Protection of Jobs and Businesses

Part of the debate – in the House of Commons at 12:52 pm on 9th September 2020.

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Photo of Anneliese Dodds Anneliese Dodds Shadow Chancellor of the Exchequer 12:52 pm, 9th September 2020

I beg to move,

That this House
calls for the Government to abandon its one-size-fits-all withdrawal of the Coronavirus Job Retention and Self-Employment Income Support Schemes, and instead offer targeted income support to businesses and self-employed people in those sectors of the economy that have been hardest hit by the virus and are most in need of continuing assistance, and in those areas of the country which have been placed under local restrictions due to rising rates of infection.

Our country is in the grip of a jobs crisis—a crisis that will intensify if the Conservative Government do not change course. Between April and June this year, the number of people in work fell by the largest amount in over a decade. By July, there were nearly three quarters of a million fewer employees on the payroll than there were just four months earlier. We know that these are extraordinary times. That is why Labour has acted as a constructive Opposition, working with the Government, businesses and trade unions to do all we can to save lives and livelihoods. But it is not enough for the Government now to say simply that this is an unprecedented crisis and that only so much can be done to mitigate the damage. In their amendment to this Opposition day motion, the Conservatives maintain that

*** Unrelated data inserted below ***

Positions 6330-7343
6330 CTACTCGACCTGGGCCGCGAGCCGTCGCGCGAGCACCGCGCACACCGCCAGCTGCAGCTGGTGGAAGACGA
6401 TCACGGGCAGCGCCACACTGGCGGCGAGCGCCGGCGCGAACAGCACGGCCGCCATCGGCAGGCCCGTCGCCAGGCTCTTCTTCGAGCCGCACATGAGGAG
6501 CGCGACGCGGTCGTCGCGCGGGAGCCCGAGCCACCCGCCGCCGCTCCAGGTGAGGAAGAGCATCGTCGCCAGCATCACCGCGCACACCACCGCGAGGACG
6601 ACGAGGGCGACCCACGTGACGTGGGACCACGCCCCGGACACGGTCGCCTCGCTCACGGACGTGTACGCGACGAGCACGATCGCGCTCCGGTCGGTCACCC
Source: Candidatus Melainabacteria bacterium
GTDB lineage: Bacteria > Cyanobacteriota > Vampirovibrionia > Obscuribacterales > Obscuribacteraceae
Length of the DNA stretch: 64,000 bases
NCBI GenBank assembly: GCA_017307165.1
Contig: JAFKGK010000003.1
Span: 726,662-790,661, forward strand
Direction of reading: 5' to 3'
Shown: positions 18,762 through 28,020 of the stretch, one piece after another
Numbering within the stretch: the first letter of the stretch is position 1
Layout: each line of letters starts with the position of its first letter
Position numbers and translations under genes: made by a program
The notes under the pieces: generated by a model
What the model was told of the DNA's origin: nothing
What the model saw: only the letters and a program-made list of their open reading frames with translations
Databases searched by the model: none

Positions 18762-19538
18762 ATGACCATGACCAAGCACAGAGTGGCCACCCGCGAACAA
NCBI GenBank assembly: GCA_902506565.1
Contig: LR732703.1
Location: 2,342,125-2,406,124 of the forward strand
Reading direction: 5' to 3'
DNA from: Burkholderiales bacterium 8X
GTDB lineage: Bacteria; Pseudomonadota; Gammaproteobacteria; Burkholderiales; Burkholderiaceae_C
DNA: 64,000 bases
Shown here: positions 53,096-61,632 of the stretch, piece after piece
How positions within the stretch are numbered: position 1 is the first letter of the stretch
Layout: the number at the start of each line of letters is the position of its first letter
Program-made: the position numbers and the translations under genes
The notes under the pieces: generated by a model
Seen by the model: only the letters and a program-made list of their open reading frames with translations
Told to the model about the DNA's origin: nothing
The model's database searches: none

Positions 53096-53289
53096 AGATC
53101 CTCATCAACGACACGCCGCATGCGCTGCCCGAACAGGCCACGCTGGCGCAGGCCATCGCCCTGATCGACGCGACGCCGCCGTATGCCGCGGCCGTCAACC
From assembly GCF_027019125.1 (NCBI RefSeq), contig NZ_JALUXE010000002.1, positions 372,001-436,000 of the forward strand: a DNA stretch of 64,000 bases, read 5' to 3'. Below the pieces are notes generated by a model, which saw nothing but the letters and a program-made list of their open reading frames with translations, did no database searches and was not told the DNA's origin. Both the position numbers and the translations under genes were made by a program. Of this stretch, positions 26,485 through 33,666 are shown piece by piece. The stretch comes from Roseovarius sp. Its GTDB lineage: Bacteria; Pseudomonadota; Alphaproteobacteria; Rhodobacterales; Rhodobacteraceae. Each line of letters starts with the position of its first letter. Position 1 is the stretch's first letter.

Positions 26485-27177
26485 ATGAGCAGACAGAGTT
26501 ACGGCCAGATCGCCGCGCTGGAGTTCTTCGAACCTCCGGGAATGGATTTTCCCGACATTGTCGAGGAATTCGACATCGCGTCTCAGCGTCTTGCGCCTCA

“any deviation”—

I repeat, any—

“from this Government’s proposed plan will cause damage to the United Kingdom economy.”

Some humility, willingness to listen and flexibility is desperately required here.

Under this Government, the UK has suffered the highest number of excess deaths in Europe. It has experienced both the worst quarterly fall in GDP in Europe and the worst quarterly fall among all G7 nations. The evidence suggests that the number of job vacancies in the UK has fallen further than in any comparable economy and that it will take us many months to get back to pre-crisis levels.

Our people have suffered a double whammy: a health crisis coupled with a jobs crisis, both made worse, I regret to say, by the Government’s unwillingness to listen, learn and accept that they do not always know best. But there is still time to change course. Around 4 million people are still furloughed under the Government’s coronavirus job retention scheme. Another 2.7 million people have so far made claims under the self-employment income support scheme, the second and final phase of which has just opened. Many more people have not yet had any support from this Government at all and have fallen through the gaps between the various schemes.